The foundation of this formula is the MID function, which extracts a specific number of characters from text, starting at a specific location. To figure out where to start extracting text, we use this expression:
This locates the second parentheses in the text, and subtracts the position of the first parentheses (less one) to get the total number of characters that need to be extracted. With this information, MID extracts just the text inside the parentheses.
Finally, because we want a number as the final result in this particular example, we add zero to text value returned by MID:
This math operation causes Excel to coerce text values to numbers. If you don't need or want a number at the end, this step is not required.
Starting from the inside out, the MID function is used to extract all text after "@": MID ( B5 , FIND ( "@" , B5 ), LEN ( B5 )) The FIND function provides the starting point, and for total characters to extract, we just use LEN on the...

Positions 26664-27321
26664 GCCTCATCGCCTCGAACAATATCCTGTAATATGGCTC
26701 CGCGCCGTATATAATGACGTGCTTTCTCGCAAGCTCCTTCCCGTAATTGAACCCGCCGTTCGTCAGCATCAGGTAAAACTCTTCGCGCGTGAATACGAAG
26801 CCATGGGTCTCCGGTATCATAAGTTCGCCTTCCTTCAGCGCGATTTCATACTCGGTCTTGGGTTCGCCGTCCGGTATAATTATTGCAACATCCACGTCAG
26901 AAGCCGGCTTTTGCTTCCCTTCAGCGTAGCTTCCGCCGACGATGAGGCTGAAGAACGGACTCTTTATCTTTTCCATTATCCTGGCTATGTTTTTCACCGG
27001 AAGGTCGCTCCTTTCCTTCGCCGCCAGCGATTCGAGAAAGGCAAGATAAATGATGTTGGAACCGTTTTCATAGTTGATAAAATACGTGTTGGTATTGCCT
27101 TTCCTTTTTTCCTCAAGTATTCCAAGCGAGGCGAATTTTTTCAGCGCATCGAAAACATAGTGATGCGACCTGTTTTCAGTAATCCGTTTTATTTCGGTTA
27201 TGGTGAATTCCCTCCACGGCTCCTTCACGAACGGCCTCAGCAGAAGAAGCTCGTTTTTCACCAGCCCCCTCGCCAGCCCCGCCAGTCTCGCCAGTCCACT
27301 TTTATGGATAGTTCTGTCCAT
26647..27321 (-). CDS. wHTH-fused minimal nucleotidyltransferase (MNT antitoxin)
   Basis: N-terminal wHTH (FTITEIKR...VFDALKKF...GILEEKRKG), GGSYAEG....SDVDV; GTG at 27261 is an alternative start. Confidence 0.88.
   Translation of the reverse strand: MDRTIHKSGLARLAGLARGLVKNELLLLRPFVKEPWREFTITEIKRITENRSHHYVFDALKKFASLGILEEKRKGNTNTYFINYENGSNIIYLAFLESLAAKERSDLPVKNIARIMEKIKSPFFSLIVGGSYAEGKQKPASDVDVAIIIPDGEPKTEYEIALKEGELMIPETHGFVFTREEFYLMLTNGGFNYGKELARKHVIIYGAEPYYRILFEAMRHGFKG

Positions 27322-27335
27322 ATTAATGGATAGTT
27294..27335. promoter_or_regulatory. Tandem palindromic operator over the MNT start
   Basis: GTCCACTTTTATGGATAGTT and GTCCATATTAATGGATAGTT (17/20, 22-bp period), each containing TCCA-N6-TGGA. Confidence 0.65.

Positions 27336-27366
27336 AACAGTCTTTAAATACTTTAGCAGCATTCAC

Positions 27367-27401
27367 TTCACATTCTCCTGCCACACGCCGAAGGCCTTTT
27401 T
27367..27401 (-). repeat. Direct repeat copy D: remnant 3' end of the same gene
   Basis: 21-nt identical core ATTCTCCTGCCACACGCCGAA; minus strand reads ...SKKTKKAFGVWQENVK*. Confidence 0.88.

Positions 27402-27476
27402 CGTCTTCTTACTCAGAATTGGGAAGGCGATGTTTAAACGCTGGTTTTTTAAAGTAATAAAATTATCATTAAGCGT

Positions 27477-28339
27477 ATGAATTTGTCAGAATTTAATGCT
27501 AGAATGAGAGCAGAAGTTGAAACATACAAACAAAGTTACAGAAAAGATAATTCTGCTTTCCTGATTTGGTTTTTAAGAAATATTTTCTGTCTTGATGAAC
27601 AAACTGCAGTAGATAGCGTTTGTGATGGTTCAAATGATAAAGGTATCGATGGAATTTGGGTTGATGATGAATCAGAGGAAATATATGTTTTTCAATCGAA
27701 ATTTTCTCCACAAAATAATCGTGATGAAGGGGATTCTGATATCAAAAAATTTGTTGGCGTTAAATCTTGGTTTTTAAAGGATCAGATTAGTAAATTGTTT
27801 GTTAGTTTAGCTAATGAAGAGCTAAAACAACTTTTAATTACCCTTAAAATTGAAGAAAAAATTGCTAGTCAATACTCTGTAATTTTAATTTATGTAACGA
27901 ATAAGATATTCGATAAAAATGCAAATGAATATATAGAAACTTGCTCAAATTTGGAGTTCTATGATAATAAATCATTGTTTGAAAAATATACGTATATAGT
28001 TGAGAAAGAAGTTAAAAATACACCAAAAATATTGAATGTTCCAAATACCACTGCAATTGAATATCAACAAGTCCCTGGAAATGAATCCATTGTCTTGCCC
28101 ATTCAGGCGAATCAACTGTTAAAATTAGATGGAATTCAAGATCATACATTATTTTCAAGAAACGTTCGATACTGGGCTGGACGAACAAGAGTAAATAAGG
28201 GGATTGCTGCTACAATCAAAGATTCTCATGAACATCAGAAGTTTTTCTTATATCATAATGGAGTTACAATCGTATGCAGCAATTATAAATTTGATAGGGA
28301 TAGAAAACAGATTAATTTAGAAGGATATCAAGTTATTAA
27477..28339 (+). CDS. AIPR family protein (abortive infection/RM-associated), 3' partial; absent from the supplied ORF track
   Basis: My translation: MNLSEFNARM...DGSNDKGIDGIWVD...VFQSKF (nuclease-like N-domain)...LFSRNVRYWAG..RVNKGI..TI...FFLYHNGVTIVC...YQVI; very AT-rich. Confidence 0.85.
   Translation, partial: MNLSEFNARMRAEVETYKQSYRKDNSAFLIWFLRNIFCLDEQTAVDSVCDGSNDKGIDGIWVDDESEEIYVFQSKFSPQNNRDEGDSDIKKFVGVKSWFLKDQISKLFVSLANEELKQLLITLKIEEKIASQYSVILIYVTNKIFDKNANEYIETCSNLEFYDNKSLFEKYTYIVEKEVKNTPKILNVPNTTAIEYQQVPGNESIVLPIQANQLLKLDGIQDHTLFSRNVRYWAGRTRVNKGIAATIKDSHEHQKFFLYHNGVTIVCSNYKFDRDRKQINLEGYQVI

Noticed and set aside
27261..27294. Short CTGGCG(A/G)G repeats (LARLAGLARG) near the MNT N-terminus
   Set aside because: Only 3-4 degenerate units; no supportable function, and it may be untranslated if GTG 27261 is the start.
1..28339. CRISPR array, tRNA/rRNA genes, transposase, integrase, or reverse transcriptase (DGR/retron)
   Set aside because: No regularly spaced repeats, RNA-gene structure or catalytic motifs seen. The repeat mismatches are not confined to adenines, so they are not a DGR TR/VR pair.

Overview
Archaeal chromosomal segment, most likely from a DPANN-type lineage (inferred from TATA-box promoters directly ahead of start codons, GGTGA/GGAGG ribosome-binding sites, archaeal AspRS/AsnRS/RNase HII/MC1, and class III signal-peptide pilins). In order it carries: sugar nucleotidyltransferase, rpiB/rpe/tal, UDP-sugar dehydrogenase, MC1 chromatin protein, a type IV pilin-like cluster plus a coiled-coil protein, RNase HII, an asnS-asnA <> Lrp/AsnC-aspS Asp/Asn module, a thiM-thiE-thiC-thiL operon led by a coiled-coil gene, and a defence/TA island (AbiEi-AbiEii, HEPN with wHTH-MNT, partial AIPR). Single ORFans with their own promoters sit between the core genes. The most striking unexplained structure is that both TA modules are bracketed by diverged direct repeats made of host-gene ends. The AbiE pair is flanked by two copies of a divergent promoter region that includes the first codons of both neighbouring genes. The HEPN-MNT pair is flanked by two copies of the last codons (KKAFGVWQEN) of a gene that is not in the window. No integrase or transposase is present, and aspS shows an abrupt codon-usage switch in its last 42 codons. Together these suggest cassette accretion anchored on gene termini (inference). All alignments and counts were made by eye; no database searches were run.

The first formula uses the FIND function to locate the underscore(_) in the text, then we subtract 1 to move back to the "character before the special character": FIND ( "_" , B5 ) - 1 // returns 6 In this example , FIND returns 7, so we...
In this example, the goal is to remove non-numeric characters from a text string with a formula. Working from the inside out, the MID function is used to extract the text in B5, one character at a time. The key to this step is the use of the ROW...
The Excel SEARCH function returns the location of one text string inside another. SEARCH returns the position of the first character of find_text inside within_text. Unlike FIND, SEARCH allows wildcards, and is not case-sensitive.
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